Some App Numbers

Some App Numbers

Check out the #’s for Apps

Sales of iPad apps to soar in 2011, says Gartner

Dallas Social Media speaker J.R. Atkins uses the iPhone App StoreDownloads for mobile communications devices are expected to increase over the coming years, providing new opportunities for mobile marketing campaigns.

Summary of Numbers

  • Device sales expected to exceed $15 billion
  • Application downloads will exceed $18 billion, 117% increase over 2010
  • 7% of 80 retailers in the study had a mobile marketing strategy

Sales of apps for the iPad, iPhone and other mobile communication devices are expected to exceed $15 billion (£9.4 billion) this year, according to the latest figures from Gartner. The research firm is predicting that mobile application store downloads will hit 17.7 billion this year, a 117 per cent increase on 2010, which could boost creativeDallas Social Media Speaker J.R. Atkins uses a Samsung Android deviceandmobile marketing campaigns. “Many are wondering if the app frenzy we have been witnessing is just a fashion and, like many others, it shall pass. We do not think so,” said Stephanie Baghdassarian, research director at Gartner.

Consumers will be more willing to pay for apps over the coming years, theresearch claims, because they will see more value in having them and become more trustful of billing mechanisms.Advertising is predicted to generate just under a third of the revenue generated by application stores, the study also suggests. While apps are often play a key part in mobile marketing campaigns, a study from 2ergo last year found that brands are neglecting non-iPhone users. Just seven per cent of the 80 retailers it looked at had a mobile marketing strategy in place for non-iPhone users.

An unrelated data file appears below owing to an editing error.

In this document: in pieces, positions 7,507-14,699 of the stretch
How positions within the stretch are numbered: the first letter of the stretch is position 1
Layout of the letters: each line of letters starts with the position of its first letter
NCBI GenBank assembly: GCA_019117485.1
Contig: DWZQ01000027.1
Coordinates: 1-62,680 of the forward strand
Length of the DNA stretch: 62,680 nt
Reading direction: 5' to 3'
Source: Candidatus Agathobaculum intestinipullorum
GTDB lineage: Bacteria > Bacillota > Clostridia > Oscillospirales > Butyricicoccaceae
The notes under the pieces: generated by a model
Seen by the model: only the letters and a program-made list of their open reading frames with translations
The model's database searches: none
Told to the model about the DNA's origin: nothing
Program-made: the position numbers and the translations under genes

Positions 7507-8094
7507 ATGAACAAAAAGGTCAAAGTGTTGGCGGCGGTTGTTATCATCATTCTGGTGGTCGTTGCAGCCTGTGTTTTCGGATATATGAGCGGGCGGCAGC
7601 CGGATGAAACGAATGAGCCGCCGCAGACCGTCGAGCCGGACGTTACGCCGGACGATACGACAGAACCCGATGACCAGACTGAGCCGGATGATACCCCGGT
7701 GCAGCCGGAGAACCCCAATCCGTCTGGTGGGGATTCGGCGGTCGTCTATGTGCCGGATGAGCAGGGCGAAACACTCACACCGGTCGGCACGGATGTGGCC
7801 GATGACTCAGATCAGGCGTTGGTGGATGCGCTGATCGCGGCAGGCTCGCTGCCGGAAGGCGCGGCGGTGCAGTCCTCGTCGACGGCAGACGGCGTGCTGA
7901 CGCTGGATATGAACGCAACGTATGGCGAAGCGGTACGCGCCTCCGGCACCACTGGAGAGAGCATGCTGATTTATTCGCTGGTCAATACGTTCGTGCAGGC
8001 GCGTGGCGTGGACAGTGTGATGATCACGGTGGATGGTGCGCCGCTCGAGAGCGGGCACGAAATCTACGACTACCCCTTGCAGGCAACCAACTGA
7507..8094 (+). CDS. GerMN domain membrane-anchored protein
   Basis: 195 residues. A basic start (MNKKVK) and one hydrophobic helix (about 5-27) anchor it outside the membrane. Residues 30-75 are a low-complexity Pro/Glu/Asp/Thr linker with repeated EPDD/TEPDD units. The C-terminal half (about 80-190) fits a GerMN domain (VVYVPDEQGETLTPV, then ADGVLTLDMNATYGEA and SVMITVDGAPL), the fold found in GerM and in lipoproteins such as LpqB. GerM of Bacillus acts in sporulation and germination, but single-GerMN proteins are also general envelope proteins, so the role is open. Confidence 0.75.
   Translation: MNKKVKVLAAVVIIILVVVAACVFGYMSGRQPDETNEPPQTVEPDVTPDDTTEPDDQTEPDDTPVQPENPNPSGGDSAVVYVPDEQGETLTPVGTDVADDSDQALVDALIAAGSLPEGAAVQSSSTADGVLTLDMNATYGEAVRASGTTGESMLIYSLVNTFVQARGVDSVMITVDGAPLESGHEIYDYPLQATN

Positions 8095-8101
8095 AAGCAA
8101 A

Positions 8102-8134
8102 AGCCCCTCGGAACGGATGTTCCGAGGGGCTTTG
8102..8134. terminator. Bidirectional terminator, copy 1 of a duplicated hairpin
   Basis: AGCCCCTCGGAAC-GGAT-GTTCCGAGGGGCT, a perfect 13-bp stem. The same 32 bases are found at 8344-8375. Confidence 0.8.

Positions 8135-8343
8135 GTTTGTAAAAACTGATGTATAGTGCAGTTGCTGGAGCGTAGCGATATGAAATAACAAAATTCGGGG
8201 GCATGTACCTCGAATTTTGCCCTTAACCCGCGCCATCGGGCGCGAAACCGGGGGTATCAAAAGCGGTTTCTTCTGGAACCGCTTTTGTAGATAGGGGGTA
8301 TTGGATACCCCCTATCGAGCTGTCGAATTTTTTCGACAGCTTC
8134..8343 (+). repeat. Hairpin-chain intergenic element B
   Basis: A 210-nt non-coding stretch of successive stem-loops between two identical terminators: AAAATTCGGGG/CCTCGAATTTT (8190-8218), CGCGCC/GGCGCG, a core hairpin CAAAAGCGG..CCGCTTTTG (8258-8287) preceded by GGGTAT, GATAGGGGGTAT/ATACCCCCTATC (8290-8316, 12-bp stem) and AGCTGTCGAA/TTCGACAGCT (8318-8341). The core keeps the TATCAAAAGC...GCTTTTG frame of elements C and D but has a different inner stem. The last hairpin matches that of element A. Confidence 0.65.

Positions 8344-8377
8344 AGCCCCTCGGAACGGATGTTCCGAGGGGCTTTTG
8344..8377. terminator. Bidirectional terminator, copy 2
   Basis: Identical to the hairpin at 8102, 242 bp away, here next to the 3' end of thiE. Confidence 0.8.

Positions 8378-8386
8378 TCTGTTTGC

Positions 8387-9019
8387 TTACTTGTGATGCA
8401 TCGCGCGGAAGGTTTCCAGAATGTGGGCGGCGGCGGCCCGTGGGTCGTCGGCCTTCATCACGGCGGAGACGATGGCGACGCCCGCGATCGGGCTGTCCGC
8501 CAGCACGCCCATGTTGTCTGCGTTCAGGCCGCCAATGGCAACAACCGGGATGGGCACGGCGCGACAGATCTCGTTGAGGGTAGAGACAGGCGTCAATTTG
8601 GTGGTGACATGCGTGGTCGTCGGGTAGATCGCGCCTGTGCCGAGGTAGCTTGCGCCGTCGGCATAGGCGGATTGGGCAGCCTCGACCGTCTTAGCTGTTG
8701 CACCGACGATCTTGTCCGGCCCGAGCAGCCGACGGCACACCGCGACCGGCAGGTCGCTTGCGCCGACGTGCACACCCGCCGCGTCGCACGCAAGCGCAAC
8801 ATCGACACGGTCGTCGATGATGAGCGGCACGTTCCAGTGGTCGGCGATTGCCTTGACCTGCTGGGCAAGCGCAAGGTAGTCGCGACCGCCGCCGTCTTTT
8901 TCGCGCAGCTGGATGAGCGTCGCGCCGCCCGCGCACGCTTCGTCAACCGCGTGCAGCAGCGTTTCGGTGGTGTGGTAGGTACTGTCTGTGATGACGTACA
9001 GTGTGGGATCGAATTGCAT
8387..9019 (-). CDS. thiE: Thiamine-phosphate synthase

Posted by Neil Turner, find original post at: DMA: Sales of iPad apps to soar in 2011, says Gartner


Dallas Social Media speaker J.R. Atkins believes BlackBerry Apps will increaseResearch Sources: Direct Marketing Association: The DMA employs a prolific in-house research department that produces regular reports on general industry trends, as well as sector-specific issues. As an exclusive benefit, DMA members have free access to new and archived research. Additionally, the DMA has reciprocal agreements in place which means that members also enjoy free access to research produced by other industry organizations.

Gartner: Technology Research & Business Leader Insight | Gartner Inc.

Is your App idea a large or small Swiss Army Knife?

Dallas Social Media Speaker J.R. Atkins likes Swiss Army KnivesIs your App idea a large or small Swiss Army Knife? I have used the analogy of a Swiss Army Knife to explain that it is better to offer an App with a few high value features rather an App with so many features that the value get’s lost in the clutter.

Once an App is launched and begins to take off then you can offer a 2nd version with additional features. But don’t take my word for this idea, take a look at an article in “Gigaom” titled: “Feature Creep Emerges as Next Challenge for Mobile Devs” by Ryan Kim. He points out the risk of scope creek and more in this insightful article.

Feature Creep Emerges as Next Challenge for Mobile Devs